I continued to buy cards and collect until 1991. It was about that time that things got really crazy and out-of-hand. Not only were there several brands of cards, there were several sets and issues within each brand. This made the hobby very confusing as far as I was concerned, and I finally abandoned it out of frustration. Things only got worse as the years passed. I think I read a few years ago that there were something like 125 different cards issued of Ichiro during his rookie season. That’s a far cry from 1975, when there was one primary card issued of each player, it was issued by Topps, and the only way to get one was to fork over your lawn mowing money for as many packs as you could afford and hope for the best. I’ve rambled on-and-on these past few minutes to set up the following article about the demise of the baseball card industry. (I had intended for this to be a one- or two-paragraph intro to the article, but couldn’t stop once I started reminiscing. ) Anyway, I'm sure there are many whose story is very similar to mine? Did the card companies cater too much to the investor mindset and shoot themselves in the foot in the process? I think they did, and I think their bag of tricks (sliced up game-used bats, jerseys, etc. inserted into the cards, etc.) is about empty. Perhaps now the industry can and will get back to what it originally was? Or perhaps, in this age of the Internet and instantly-available and instantly-updated statistics, the baseball card industry may become completely obsolete?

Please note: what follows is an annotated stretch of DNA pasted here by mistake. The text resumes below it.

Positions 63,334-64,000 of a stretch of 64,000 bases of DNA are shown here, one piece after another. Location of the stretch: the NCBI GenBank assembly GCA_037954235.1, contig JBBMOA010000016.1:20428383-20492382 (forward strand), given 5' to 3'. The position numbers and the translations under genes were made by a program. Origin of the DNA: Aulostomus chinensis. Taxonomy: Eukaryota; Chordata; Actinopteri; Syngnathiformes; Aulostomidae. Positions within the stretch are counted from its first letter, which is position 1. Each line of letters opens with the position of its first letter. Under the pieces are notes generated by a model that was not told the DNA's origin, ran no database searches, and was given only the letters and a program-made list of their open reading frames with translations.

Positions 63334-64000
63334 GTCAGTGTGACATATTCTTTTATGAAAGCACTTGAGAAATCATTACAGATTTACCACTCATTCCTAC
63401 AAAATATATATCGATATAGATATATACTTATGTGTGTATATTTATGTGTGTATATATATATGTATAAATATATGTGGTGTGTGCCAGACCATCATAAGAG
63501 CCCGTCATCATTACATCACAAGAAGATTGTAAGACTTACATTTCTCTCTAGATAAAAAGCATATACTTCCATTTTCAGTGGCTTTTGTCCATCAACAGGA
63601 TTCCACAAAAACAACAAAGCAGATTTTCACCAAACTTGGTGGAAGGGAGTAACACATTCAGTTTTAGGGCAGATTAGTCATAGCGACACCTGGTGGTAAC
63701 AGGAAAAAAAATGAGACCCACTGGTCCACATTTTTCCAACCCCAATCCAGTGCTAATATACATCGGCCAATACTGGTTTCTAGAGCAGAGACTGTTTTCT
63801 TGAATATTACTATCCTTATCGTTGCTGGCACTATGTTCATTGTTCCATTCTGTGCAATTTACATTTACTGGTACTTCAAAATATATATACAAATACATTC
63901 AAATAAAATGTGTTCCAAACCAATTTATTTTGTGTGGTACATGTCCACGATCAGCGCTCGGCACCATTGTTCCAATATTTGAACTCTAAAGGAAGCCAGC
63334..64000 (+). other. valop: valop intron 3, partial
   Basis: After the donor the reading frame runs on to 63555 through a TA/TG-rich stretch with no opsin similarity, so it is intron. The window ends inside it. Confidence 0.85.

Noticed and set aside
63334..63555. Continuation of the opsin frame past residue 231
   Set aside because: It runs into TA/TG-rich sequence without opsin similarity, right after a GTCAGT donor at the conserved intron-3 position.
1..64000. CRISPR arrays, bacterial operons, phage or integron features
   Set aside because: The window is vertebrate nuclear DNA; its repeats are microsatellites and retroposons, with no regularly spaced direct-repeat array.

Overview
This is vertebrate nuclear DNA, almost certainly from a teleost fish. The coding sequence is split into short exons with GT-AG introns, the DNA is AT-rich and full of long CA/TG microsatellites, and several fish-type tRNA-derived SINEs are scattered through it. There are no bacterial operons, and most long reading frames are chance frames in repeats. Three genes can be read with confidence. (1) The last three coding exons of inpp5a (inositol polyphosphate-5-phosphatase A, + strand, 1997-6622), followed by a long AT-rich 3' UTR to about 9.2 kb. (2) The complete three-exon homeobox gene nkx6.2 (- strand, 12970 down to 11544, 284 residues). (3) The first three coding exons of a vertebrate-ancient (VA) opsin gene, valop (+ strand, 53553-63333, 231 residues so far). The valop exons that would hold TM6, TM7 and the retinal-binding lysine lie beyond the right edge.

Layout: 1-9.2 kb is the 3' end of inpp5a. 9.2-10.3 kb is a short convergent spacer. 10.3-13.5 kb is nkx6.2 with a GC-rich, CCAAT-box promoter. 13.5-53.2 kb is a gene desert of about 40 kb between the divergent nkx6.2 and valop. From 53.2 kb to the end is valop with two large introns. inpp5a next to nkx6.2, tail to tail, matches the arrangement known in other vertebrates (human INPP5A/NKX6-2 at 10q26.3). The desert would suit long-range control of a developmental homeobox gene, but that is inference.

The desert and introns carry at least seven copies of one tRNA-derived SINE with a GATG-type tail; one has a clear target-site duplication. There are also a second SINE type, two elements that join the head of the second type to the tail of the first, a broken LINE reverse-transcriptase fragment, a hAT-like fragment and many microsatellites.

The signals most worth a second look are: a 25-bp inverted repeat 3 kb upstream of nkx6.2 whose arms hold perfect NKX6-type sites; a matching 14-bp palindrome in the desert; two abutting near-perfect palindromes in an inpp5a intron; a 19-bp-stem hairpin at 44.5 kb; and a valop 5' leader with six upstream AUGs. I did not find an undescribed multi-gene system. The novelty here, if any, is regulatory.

Baseball cards in a slump
Card collecting has waned in popularity, with sales sliding nearly 80 percent since their peak in 1991.
By Justin Fenton
Originally published July 15, 2005
The crash of the American baseball card industry became official yesterday in a lawyer's office in New Jersey.
Twenty-five years after breaking the Topps Co. Inc.'s monopoly on the industry, Fleer Corp. - bankrupt and $33 million in debt to a list of creditors, including $12,800 to Cal Ripken Jr. - was expected to be sold at auction last night, the most visible casualty of a pastime that has suffered sharp declines and a significant demographic shift over the past decade.
What was once a hobby for boys, who stuck cards in the spokes of their bikes or flipped them on neighborhood playgrounds, has become an exclusive marketplace for adults. Grownups are swapping high-priced cards that contain everything from holograms to pieces of autographed bats, jerseys and balls - a far cry from the cardboard bubble-gum packs of the past.
This year, sales of new cards, of which baseball remains the principal sport, will reach $260 million, according to Scott Kelnhofer, editor of Card Trade, an industry trade journal. That's down 35 percent since 1999, and nearly 80 percent off its $1.2 billion peak in 1991.